2. Eli Pariser's The Filter Bubble and Sherry Turkle's Alone Together both deal with the way that technology can isolate us at the same time that it makes us feel more connected. Discuss and compare Pariser's and Turkle's ideas about isolation in a connected world.
3. Clay Shirky (Cognitive Surplus) and Sherry Turkle (Alone Together) have very different views about digital connectivity and its implications for society. Discuss their views and how they differ, and speculate about how each might respond to the other's opinion.
4. One goal of this course—for the computer labs and for 9 Algorithms that Changed the Future in particular—was to give students some perspective on how computers work and what they can do. Discuss the nature of computers and computing as revealed in the course. Did the material about computing help you to understand and evaluate the other readings? How?
And here are some terms and ideas for the first part of the exam:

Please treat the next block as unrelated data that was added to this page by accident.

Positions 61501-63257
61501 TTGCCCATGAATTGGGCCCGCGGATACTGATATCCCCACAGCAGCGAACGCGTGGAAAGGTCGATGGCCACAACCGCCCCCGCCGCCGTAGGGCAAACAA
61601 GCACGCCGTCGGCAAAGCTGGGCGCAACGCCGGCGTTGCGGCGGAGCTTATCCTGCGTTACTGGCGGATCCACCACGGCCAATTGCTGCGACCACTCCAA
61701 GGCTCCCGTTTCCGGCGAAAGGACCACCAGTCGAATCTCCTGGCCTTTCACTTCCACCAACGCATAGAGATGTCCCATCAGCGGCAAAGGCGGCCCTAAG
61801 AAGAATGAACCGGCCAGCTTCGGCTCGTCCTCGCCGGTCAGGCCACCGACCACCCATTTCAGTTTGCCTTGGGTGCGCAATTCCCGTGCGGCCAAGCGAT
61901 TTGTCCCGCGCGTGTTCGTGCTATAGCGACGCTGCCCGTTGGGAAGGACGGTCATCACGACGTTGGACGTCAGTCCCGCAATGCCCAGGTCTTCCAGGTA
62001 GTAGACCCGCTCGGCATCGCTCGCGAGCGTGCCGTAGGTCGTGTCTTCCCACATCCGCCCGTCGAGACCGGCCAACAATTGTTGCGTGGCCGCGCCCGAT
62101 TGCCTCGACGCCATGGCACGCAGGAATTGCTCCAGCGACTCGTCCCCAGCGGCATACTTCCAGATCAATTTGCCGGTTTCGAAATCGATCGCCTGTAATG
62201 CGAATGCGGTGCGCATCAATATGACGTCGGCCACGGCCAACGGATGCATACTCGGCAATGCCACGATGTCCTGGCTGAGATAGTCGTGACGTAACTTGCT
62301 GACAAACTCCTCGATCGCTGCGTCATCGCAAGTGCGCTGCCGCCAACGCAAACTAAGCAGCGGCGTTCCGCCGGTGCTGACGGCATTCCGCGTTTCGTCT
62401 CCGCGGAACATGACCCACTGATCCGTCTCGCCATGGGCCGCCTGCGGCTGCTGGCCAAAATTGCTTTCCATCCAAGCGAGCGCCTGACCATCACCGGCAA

From Alone Together: the analogy between digital connectivity and sociable robots "the illusion of companionship without the demands of friendship" "what if a robot companion makes us feel good but leaves us somehow diminished" robots can be "alive enough" for a given purpose (like a Galapagos tortoise exhibit) Paro (robot baby seal), robot companion for the elderly Eliza, by Joseph Weizenbaum, an early and very simple psychotherapy program how people reacted to Eliza and why Weizenbaum found it disturbing Tamagotchis and Furbies: "the first toys that asked for love" movement from "better than nothing" to "better than some things" to "better than anything" cyborgs the "human cyborgs" at MIT in the 1990s: always connected but cumbersome equipment "we are all cyborgs now" Second Life: a multiuser computer "place" where you can have an online "life" the "life mix" the changing nature of communal spaces like airports, parks, etc: no longer communal spaces, people are tethered to other places by their devices multitasking; the illusion of increased productivity the difficulty of getting away from our digital connections like email, texts, blogging "we have created a digital culture that has decreased the time available to sit and think" "Fearful Symmetries": treating robots more like people and people more like objects "growing up tethered": the first generation who have grown up always connected using digital connectivity for continuous emotional support; the danger of not developing an "autonomous self"; but changing ideas of what is normal and what is psychologically problematic online profiles, like at Facebook, as "performances," and the stress that can cause "Social media ask us to represent ourselves in simplified ways. And then, faced with an audience, we feel pressure to conform to these simplifications." "the nostalgia of the young" the pressure to respond immediately: "Who says we always have to be ready to communicate?" "Longed for is the pleasure of full attention, coveted and rare." "Children contend with parents who are physically close, but mentally elsewhere." the shallowness of texting compared to conversation From Chapter 10 of 9 Algorithms: Are there limits to what computers can do, even in theory? computable versus uncomputable problems the idea of programs that analyze or process other programs automated software-checking tools the provable impossibility of perfect automated software checks Alan Turing's result: the Halting Problem is undecidable: There is no program that can correctly predict, for all computer programs, whether that program will halt or not. many questions in computer science are undecidable (by computers) undecidability has limited practical implications the Church-Turing Thesis: All computers have the same computational power About programming related to Lab 4: events responding to events with event-handling functions mouse events and keyboard events data for mouse events: location of mouse, whether special keys are pressed data for keyboard events; which key was pressed how event handlers can use the current program state and can change that state